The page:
sleeping on the floor, good or bad?

by (429) Updated January 30, 2014 at 10:12 AM Created January 19, 2013 at 9:42 PM

i was thinking of using wool blankets as my mattress on the floor (carpet), is this good or bad for me?

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12 Replies

11011 · January 19, 2013 at 10:08 PM

This is one of those middle of the road things. Unless you have back problems or shoulder neck problems already, you probably won't get much of an improvement, though it might help with your posture. Try it a few nights and say what you think of it, it's not the most fun thing, but after the first night you will probably be sore the next day. This soreness should go away after a few days of sleeping on the floor.

0 · January 30, 2014 at 9:57 AM

I will add, wrong breathing in the night suffocates brain cell, then you dream shit stories. When your brain gets enough o2 in the night -sweet dreams comes.

0 · January 30, 2014 at 9:53 AM

I was sleeping on the water bed (1-2sec. type)for years, recently i noticed too often bad dreams as well as on the waking moment my heart beats faster. Last month my korean girlfriend said that she through out the bed,so i made a bed beside my bed too:) . Its rocks! feel sad that i didnt do it earlier, Creation of a matras bed was the one of the stupiest work of human. Will never come back. When you fall a sleep too comfortably you are not moving in the night, since you are not moving its influence your breathing, i am not sure how, when is hard you change possition in the night, and its regulating your breathing patern, i believe its something like that.. Btw and i m skinny 180/72kg

0 · August 07, 2013 at 7:08 PM

I sleep on Chinese bamboo math one ear, its great !!!

278 · July 26, 2013 at 2:30 AM

I sleep on a Korean bamboo mat. I don't have back pain anymore. Yes, it's uncomfortable at first, but you get used to it.

0 · July 25, 2013 at 7:20 PM

I've slept on the floor for 1-2 years now without issues. I used to wake up with back pains due to a poor mattress, but sleeping on the floor has mercifully eliminated these. Before, I had no choice but to lay on my side, now I sleep equally on all four sides. Some points to bear in mind:

  • I am a woman with some body fat. If you're one of those men who can't even sit on hard chairs for lack of padding, this may not be for you.
  • The first week I had mild bruising on the points of support: shoulder blades and the front of hip bones. It didn't hurt, I only noticed in the morning, and it quickly went away.
  • Aside from aforementioned point, expect comfort from day one. If comfort is not forthcoming, your mattress is too thin. I sleep on a <1cm Sultan over-mattress from IKEA. When I lived in Korea, I was never able to sleep on the floor, perhaps because the matress was too thin, possibly because I tried sleeping on my side. When you sleep on the floor, you will want to lie on your back.
  • If you sleep directly on the floor, be prepared to have to deal with potential heating issues in the winter. In the worst case, the floor will simply drain your body heat.
  • Despite this genuinely being my preferred sleeping mode, it doesn't cure all ills. I still have insomnia.

267 · January 20, 2013 at 11:16 AM

Been sleeping on the floor for 5 years. No idea why anyone would want to sleep in a bed. They're so ridiculously uncomfortable for me. The floor is where it's at. I sleep on carpet with a single wool blanket under me, and I can sleep on my side or front or anything else comfortably and with no problem.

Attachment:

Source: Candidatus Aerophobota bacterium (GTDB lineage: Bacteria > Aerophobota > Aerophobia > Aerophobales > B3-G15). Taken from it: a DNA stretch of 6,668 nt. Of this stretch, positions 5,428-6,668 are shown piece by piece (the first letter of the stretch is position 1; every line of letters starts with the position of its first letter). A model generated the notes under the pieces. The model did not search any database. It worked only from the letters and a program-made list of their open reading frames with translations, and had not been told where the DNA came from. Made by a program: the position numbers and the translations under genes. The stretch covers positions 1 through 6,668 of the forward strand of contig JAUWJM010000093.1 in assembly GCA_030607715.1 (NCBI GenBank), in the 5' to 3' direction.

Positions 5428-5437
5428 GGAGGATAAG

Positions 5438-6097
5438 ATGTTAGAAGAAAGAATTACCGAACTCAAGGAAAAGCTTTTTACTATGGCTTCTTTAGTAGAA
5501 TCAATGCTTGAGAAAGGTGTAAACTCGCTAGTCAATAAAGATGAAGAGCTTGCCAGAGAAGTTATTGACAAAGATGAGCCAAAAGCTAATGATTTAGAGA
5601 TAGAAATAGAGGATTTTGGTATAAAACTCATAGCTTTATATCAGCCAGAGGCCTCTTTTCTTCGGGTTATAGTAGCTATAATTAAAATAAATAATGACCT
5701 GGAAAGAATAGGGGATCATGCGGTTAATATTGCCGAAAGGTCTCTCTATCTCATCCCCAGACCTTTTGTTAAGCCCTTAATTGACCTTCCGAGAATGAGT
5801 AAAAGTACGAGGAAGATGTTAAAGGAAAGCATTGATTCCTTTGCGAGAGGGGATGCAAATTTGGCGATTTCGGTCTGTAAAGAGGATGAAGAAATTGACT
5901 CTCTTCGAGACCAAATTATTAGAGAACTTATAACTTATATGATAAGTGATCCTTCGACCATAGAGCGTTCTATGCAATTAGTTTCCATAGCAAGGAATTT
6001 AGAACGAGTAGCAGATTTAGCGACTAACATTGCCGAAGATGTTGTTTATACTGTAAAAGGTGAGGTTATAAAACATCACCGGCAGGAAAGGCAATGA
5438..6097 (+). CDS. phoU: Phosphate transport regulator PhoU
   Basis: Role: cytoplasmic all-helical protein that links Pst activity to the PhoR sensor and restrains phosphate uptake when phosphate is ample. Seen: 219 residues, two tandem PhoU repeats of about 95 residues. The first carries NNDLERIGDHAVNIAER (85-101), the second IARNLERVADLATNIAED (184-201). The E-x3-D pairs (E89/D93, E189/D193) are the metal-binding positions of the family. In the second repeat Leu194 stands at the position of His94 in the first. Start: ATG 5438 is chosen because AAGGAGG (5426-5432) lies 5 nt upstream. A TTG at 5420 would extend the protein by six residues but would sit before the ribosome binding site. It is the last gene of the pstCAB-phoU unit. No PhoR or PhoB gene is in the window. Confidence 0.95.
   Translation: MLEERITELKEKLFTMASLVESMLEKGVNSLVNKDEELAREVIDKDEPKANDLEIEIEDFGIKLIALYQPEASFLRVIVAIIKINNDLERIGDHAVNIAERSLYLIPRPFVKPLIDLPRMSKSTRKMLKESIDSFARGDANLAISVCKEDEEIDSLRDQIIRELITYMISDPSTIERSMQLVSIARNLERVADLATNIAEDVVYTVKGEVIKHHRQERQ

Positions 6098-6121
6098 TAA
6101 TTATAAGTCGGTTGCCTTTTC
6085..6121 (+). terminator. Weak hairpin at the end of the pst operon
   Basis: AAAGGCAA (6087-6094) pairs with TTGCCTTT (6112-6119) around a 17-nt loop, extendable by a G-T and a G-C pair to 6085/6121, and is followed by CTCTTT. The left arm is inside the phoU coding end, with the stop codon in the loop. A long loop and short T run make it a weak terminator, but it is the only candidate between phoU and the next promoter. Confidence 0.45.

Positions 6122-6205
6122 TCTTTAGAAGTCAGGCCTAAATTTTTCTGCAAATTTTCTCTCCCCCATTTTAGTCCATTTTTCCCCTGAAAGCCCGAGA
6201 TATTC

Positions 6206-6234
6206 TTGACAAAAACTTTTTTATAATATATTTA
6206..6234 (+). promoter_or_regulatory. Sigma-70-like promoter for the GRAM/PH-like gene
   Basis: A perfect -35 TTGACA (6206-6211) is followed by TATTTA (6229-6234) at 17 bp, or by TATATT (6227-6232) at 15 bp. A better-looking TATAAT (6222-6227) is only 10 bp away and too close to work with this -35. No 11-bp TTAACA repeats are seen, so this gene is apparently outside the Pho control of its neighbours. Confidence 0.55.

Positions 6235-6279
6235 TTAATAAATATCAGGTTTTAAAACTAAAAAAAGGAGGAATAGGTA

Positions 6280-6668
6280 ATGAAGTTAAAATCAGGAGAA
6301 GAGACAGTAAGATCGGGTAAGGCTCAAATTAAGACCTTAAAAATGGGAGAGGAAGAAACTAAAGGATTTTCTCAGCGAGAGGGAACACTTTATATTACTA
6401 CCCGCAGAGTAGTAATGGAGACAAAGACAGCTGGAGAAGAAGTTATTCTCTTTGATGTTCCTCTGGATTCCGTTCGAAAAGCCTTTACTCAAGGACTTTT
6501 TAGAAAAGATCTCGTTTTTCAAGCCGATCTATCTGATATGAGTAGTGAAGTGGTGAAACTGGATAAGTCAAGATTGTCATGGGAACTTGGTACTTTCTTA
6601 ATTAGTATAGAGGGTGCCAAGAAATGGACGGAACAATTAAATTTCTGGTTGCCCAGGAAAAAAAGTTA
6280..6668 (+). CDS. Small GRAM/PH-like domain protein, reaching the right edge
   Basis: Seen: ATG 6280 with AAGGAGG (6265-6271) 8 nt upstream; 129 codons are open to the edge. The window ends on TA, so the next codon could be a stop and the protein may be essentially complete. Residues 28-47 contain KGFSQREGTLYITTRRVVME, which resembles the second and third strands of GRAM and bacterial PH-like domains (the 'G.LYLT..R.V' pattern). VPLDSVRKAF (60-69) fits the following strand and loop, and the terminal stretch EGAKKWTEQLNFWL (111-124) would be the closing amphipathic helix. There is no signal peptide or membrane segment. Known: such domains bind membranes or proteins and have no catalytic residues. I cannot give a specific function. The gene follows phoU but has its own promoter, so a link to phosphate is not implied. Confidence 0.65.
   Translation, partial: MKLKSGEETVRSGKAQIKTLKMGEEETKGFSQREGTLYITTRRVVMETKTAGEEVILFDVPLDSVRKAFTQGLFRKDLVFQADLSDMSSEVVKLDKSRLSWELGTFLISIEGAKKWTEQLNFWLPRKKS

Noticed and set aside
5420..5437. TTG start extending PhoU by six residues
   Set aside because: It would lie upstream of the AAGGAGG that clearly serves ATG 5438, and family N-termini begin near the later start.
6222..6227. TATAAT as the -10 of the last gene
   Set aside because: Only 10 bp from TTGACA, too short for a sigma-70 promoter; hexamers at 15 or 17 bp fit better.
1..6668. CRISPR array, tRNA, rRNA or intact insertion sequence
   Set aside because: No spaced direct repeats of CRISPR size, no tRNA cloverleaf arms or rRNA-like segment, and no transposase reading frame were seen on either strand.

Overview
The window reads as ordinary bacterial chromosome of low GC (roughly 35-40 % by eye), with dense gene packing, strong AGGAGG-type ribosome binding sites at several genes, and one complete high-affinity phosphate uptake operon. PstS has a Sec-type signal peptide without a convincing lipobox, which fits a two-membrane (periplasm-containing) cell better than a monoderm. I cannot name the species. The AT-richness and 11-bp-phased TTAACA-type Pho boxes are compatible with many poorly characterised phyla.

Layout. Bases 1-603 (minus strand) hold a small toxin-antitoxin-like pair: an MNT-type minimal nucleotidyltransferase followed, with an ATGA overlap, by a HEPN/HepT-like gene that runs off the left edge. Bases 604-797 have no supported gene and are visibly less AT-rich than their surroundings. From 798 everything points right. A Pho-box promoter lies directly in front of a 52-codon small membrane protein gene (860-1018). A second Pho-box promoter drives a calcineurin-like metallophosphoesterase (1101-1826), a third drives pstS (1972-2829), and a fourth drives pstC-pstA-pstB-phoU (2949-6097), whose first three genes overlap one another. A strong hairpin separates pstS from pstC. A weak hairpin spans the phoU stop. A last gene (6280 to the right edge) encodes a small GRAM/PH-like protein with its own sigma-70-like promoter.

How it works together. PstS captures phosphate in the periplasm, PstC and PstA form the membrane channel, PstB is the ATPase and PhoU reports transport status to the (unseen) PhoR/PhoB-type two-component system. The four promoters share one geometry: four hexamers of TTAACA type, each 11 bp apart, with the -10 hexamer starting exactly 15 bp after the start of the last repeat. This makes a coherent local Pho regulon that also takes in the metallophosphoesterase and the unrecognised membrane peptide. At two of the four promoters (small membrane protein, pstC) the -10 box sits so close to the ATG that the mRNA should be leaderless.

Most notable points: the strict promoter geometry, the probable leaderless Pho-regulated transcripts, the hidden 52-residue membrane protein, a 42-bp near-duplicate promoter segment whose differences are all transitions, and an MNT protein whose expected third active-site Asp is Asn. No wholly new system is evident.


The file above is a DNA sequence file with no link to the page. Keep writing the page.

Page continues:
1230 · January 20, 2013 at 10:39 AM

I raise an objection to the comments that advocate underpadding.

A martial arts tough guy I once knew would sleep on a flat wooden plank each night (or so he claimed) to "maintain good posture".

But your back has a natural arch and does not form a straight line.

If too much of your weight rests upon a single or few points, blood will not circulate well and the area will (1) go numb; or (2) you will wake up with stiff muscles.

Ideally, your padding should give enough support to distribute your body weight evenly, thus avoiding poor circulation.

I'm 6'3'' and 180 lbs, which is not especially heavy, but I do notice thin padding that works fine for lighter people (e.g., 100 lbs to 150 lbs) doesn't suffice for me. I have more weight pressing down on the same contact points.

Personally, here is where I think orthodox practice is best: a mattress with a thin slab of foam over it. At least for me, that gives the best support. IMO the choice of mattress is not the place to stint; a poor night's sleep impacts the next day much too negatively.

993 · January 20, 2013 at 4:21 AM

Good. Very good. It's very healthy for your back to sleep on a hard surface (think about it, Grok didn't have fluffy mattresses) and I find sleeping on a hard surface much more restful than sleeping on even the firmest mattress.

993 · January 20, 2013 at 4:20 AM

Good. Very good. It's very healthy for your back to sleep on a hard surface (think about it, Grok didn't have fluffy mattresses) and I find sleeping on a hard surface much more restful than sleeping on even the firmest mattress.

366 · January 20, 2013 at 1:09 AM

I regularly sleep on the floor on a yoga matt or a thermarest. I sleep like a rock and feel great in the morning. If your body likes it: go for it

2945 · January 20, 2013 at 12:55 AM

I started sleeping on the floor about 6 months ago on the recommendation of a teammate to help with recovery after hard workouts, and I've been doing it ever since. I haven't noticed any miraculous changes in performance, but I no longer have to crack my back every morning when I get up, and I find a nice thick blanket under me to be as comfortable as a regular bed.

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